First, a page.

On Mon, Oct 10, 2016 at 6:42 PM, Fred Cisin <ci...@xenosoft.com> wrote:
> What Eric is working on is software that can decode disk formats that are
> NOT necessarily WD/NEC FDC compatible! And writing a file similar to the
> one created by IMD.
> That will most certainly NOT then be convertible by IMD into a Victor 9000
That's a good explanation. I was thinking of it as non-standard use
of IMD format; the resulting IMD file would contain the logical
contents of the Victor 9000 disk, but because the IMD format doesn't
(yet) have suitable definitions for Victor 9000 format, the file would
purport to contain IBM-compatible MFM sectors.
I don't really have any plan for a way to convert these Victor 9000
pseudo-IMD files back into actual diskettes. I could write an
imdtoflux program as a counterpart to the fluxtoimd program, which
would help with a portion of the problem.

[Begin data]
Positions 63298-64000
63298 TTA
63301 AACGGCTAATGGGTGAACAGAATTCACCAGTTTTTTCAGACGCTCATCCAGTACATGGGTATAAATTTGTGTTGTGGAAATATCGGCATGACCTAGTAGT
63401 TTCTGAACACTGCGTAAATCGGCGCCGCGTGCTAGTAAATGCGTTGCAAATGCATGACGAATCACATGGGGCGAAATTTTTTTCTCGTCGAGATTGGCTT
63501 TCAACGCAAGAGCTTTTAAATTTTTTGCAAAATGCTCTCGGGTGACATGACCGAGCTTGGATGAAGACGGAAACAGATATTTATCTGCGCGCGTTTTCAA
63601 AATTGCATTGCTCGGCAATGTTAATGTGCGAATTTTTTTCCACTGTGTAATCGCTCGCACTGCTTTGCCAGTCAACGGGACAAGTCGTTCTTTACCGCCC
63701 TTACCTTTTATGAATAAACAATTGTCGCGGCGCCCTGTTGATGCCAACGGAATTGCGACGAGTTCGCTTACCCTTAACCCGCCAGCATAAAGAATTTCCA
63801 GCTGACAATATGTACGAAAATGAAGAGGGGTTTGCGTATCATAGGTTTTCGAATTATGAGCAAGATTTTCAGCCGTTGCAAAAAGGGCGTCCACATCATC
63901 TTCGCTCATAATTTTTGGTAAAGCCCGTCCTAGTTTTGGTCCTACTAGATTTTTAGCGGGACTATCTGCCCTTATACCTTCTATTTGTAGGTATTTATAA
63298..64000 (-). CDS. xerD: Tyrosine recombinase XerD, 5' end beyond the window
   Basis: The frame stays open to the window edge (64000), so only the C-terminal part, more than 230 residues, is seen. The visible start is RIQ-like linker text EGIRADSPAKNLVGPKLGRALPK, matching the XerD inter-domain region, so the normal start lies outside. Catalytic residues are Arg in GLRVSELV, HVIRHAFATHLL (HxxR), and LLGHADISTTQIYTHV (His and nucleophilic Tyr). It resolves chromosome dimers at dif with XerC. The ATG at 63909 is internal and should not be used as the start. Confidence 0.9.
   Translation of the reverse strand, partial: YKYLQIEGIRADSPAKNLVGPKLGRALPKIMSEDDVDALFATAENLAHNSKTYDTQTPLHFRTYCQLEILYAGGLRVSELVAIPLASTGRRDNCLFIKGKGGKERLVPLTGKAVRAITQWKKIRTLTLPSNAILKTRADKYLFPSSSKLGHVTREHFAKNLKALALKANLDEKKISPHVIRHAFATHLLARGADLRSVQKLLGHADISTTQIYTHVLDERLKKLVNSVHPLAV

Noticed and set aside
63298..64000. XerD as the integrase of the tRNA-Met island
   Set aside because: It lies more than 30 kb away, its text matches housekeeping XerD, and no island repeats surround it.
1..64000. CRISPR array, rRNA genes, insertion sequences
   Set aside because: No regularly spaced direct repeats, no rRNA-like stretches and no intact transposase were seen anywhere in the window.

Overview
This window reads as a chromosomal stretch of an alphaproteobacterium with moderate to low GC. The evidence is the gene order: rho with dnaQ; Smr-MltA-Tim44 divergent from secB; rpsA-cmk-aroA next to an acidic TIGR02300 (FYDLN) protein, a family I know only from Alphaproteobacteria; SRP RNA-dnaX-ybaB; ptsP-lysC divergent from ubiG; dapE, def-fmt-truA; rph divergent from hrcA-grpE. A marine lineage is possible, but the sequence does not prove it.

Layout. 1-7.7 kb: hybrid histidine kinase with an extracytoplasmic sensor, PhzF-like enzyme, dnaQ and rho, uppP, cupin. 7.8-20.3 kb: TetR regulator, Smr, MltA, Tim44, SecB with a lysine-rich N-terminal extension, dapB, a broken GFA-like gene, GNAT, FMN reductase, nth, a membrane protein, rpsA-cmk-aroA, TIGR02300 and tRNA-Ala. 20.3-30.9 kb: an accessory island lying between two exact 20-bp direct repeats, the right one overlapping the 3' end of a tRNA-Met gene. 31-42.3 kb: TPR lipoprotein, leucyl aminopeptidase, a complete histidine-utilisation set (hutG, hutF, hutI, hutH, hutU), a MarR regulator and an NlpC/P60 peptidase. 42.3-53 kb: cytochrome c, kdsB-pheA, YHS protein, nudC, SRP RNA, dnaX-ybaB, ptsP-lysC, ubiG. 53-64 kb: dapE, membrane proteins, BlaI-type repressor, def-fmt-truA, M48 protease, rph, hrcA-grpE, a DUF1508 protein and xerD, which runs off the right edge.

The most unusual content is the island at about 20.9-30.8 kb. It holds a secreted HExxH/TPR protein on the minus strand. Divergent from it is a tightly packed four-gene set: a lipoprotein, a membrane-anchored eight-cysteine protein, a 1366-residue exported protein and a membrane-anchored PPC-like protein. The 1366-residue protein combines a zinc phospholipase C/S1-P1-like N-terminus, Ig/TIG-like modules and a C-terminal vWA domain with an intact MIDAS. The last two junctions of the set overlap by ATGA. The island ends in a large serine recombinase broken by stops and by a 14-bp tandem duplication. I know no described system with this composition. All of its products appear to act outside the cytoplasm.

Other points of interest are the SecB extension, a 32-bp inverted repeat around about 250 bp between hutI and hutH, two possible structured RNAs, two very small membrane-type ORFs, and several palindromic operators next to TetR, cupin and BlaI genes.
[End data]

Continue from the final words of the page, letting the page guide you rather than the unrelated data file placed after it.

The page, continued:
> However, OTHER software, that understands the file systems could then
> extract files. For example, if it is successful, then it might be possible
> to take the Victor9000 IMD file produced by fluxtoimd, run it through IMD to
> write that content onto a disk in a WD/NEC compatible format with
> similarities of parameters other than encoding (eg. Chromemco?), and then
> read files from that disk using XenoCopy or equivalent.
I'm not sure how flexible XenoCopy is, but Victor 9000 format used
Zoned CAV, so tracks have varying numbers of sectors, from 11 to 19.
The pseudo-IMD file will preserve that organization. If the IMDU
program doesn't get upset by the variable number of sectors per track,
it might be able to extract the sector data into a raw binary
filesystem image. Assuming that MS-DOS on the Victor 9000 uses the
obvious mapping of FAT cluster numbers to track/head/sector, the
resulting raw binary filesystem image might be usable with existing
utilities for FAT filesystems, such as mtools.
There's always been such a bewildering variety of mappings of CP/M
blocks to track/head/sector that I wouldn't put any money on the same
conversion working for Victor 9000 CP/M-86 disks.
In both cases (MS-DOS and CP/M-86), if it proves necessary I'll whip
up another simple utility to convert the pseudo-IMD file into a usable
raw binary filesystem image.